Toothless King of the House

It’s hard to believe that Mau has been with us for two months now. When we brought him home in late June, he was timid and certainly not feeling his best given the advanced state of her periodontal disease. In the Pflugerville Animal Shelter, prior to his transfer to Austin Pets Alive! and foster care, he was withdrawn, gaunt, not eating much, and spending most of his time in a plastic bin in his cat condo.

He just looked so sad, stressed out, and in need of serious TLC. Although volunteers regularly loved on him and brushed him, his coat was in a sorry state because he did not groom himself very well.

We breathed a huge sigh of relief when Mau started eating wet food and ate with relish! Because he was underweight, we gave him additional small meals. What does it say about our house that two out of three cats need to eat like Hobbits in order to get to a healthy weight?

When Aaron and I spent time with him, we were nevertheless struck by how sweet he was. With photos like this, it was quite apparent that we had a most handsome boy on our hands too.

One month later, he showed us how much he loved human company and that he was thoroughly down with snuggles. Lap time is an imperative!

After he had his long-awaited and much-needed dental surgery, he started to blossom. While sick, he demonstrated little interest in playing (understandable) but once he started feeling better, we caught him batting crinkle balls and springs around the house. He hopped into boxes and raced up the cat tree, unceremoniously unseating Charlie from his favorite platform.

Our evenings are MC’d by this lovey boy. Isn’t he cute? He greets us with an enthusiastic  and demanding “MEH!” and purrs when he receives the attention he wants. And he’s charmingly fluffy too!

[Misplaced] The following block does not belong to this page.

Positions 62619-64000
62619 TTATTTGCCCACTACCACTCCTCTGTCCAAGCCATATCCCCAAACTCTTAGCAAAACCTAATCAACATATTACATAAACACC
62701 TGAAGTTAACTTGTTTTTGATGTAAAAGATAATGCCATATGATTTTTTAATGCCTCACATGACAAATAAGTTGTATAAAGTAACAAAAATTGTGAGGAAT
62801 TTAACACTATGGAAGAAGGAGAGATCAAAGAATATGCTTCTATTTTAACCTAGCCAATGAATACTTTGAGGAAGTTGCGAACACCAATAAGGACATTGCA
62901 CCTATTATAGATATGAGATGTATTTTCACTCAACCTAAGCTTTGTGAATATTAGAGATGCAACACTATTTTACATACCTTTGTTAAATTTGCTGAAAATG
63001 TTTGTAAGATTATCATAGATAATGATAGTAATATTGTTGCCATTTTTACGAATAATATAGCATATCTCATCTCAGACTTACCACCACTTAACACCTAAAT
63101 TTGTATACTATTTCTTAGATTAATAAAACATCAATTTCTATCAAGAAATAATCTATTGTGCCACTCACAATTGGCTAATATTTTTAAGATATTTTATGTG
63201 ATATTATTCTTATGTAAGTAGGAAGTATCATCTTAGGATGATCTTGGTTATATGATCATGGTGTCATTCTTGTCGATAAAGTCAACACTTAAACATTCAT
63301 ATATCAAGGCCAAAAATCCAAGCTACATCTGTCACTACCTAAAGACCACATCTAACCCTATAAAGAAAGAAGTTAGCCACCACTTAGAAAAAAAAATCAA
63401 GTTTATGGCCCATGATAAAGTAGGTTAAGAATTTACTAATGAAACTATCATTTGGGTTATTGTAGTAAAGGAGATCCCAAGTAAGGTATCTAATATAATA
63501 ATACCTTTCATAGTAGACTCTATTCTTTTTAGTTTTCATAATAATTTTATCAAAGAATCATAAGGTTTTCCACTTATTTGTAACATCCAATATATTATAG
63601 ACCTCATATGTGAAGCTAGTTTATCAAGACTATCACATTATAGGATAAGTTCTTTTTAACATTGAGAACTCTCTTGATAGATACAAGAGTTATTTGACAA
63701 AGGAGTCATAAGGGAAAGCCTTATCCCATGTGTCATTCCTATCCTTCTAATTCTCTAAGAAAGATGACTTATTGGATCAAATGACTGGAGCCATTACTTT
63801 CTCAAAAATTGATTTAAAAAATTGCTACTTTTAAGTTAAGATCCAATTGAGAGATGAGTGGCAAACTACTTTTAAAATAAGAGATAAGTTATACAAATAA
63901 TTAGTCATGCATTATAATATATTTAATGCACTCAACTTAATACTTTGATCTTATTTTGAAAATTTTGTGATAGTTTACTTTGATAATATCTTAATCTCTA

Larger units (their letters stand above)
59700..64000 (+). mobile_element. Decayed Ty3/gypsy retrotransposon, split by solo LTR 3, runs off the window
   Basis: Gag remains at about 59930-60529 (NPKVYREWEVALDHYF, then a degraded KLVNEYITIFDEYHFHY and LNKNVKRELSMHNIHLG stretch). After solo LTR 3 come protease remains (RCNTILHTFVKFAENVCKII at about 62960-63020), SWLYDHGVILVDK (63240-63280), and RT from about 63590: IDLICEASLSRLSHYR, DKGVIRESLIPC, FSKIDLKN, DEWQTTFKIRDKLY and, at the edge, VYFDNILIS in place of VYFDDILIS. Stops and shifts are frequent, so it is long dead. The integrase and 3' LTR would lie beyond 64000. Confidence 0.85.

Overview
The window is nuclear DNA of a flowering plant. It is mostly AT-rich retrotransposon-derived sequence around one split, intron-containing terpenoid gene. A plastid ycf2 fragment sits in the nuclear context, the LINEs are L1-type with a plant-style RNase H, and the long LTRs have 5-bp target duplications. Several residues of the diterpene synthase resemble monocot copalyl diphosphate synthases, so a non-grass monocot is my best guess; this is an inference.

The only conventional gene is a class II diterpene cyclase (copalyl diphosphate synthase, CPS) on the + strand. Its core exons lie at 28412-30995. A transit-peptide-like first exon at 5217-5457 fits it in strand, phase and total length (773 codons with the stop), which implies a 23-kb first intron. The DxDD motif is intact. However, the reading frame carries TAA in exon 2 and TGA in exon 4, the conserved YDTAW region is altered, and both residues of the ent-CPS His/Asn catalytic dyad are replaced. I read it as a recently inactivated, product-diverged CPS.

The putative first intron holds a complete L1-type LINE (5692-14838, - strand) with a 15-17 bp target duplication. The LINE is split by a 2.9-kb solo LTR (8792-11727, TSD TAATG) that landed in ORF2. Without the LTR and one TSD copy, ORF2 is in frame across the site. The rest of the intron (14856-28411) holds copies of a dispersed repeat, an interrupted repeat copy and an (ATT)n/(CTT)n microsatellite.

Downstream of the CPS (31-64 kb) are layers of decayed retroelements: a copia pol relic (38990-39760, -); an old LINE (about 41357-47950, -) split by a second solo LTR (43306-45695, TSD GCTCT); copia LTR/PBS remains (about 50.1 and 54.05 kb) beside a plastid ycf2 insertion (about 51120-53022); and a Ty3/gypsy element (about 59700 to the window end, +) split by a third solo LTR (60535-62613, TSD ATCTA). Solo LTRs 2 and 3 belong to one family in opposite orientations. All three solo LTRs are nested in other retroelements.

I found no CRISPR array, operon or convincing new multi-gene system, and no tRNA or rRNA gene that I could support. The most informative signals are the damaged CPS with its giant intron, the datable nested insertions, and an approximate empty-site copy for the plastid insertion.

Update on Mau

On Sunday Aaron and I took Mau to his vet appointment. He walked right into the carrier but once he realized Aaron shut the door behind him, Mau was decidedly upset about it. He complained a bit when carried and in the car but became quiet in the waiting room.

One of the vets looked him over and diagnosed him with severe gingivitis and multiple abscessed teeth. It is likely that he will have most, if not all, of his teeth removed. Because his teeth are rotting, that is why his breath smells like death. We just have to wait for a slot to open up so Mau can have his surgery. Also, judging from the age and condition of his teeth, it looks like Mau is older than I initially thought. Rather than being 10, he’s 15 years old! He is a sweet old man and a good houseguest.

He hid and slept under the desk after we brought him back from the vet. Poor guy.

On the bright side, Mau is eating wet food well. Both he and Garrus eat about 1-1.5 cans a day! It appears that since Mau was surrendered to the shelter in May, he has gained about half a pound of weight. We spend time with him every day, brushing him frequently and providing comfy laps and scritches. He is most grateful for any and all types of attention and responds by being most affectionate.

I also recently learned that Mau and his housemates came from a hoarding situation, which shed light as to why all three had significant dental problems. The oldest of the three went into foster care and recently passed away in his sleep. The female, also older than Mau, has one eye, if I recall correctly, and chronic bronchitis. When I gave the shelter director an update on Mau, she thought that he was lucky to be in our house. Aaron and I genuinely hope that we can help him get healthy and find a loving home in which he can live out the rest of his life, preferably most of it in someone’s lap and purring.

We think that Mau may be a Himalayan or possibly a Balinese cat! Look at that sweet face!

Mau did not want me to read my book (pictured on the desk) and instead wanted me to devote all my attention to him. After all, he takes lap time most seriously, even more so than Boudicca did!

Greetings from Mau

Aaron and I visited Mau this morning as we brought him food and cleaned his litterbox. He was firmly camped out behind the desk in the corner but looked at us curiously as we sat on the floor. If he wanted to hide, that was OK with us. A bit later I came back into the red room and chilled on the chair, reading a book. I babbled at him and beckoned him to come over to my hand for rubs if he wanted any. He did not, apparently, but he made eye contact with me on several occasions.

I checked on him throughout the day and found him sleeping. I did not want to disturb him so I didn’t linger.

When Aaron came home, we visited our foster kitty. We were so happy when Mau came out of hiding! Very casually, he waltzed right into Aaron’s lap and started purring.

He came over to me too, showed me his floofy tail, and asked for pets. He’s a sweetheart.